Discover the cosmos! Each day a different image or photograph of our fascinating universe is featured, along with a brief explanation written by a professional astronomer.
2013 December 19
Explanation: The Moon is normally seen in subtle shades of grey or yellow. But small, measurable color differences have been greatly exaggerated to make this telescopic, multicolored, moonscape captured during the Moon's full phase. The different colors are recognized to correspond to real differences in the chemical makeup of the lunar surface. Blue hues reveal titanium rich areas while orange and purple colors show regions relatively poor in titanium and iron. The familiar Sea of Tranquility, or Mare Tranquillitatis, is the blue area in the upper right corner of the frame. White lines radiate across the orange-hued southern lunar highlands from 85 kilometer wide ray crater Tycho at bottom left. Above it, darker rays from crater Copernicus extend into the Sea of Rains (Mare Imbrium) at the upper left. Calibrated by rock samples from the Apollo missions, similar multicolor images from spacecraft have been used to explore the Moon's global surface composition.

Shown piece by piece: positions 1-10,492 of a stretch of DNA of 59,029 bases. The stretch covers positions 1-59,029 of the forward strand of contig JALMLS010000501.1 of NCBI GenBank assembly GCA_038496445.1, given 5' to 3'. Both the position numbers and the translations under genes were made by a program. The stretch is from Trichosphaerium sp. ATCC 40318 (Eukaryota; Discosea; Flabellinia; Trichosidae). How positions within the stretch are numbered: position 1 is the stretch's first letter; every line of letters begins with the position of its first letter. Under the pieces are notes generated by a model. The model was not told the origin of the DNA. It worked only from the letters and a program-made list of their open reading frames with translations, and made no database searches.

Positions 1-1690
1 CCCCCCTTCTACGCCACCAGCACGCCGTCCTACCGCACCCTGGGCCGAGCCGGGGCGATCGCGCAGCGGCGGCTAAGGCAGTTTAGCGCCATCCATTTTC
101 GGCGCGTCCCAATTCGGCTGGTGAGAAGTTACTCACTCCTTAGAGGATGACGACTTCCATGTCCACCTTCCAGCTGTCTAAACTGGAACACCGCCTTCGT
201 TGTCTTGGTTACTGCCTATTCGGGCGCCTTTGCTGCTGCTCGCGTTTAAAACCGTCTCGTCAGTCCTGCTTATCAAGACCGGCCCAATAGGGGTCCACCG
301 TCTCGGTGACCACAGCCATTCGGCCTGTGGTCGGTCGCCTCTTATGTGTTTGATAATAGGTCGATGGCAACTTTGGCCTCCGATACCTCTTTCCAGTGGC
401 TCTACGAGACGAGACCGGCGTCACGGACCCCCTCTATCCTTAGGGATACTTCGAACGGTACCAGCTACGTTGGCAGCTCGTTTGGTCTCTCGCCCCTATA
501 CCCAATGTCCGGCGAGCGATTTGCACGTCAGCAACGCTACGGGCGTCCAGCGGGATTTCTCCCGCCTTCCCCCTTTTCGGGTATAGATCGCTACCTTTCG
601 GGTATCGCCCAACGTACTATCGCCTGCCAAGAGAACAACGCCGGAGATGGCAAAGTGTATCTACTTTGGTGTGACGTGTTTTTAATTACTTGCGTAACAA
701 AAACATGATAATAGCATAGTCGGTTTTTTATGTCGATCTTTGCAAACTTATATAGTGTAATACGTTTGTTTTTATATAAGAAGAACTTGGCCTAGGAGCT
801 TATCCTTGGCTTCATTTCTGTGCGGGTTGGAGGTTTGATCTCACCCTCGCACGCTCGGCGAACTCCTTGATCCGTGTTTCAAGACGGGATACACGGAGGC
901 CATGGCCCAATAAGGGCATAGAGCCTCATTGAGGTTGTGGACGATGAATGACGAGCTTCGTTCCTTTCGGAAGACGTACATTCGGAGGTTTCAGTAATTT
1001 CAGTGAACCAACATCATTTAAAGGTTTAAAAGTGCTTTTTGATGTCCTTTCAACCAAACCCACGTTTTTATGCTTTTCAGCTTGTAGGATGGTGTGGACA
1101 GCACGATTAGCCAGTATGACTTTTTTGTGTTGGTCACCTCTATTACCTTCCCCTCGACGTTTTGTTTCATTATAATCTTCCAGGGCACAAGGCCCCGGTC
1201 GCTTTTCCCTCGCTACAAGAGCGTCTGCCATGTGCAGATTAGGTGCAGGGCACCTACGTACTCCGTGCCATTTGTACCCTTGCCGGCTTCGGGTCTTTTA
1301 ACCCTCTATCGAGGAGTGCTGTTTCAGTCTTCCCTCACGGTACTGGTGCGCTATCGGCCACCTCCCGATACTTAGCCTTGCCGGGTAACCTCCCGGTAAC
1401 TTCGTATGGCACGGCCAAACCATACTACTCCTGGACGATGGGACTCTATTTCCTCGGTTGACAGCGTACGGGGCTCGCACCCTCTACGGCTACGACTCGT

Authors & editors:
Jerry Bonnell (UMCP)
NASA Official: Phillip Newman Specific rights apply.
A service of: ASD at NASA / GSFC
& Michigan Tech. U.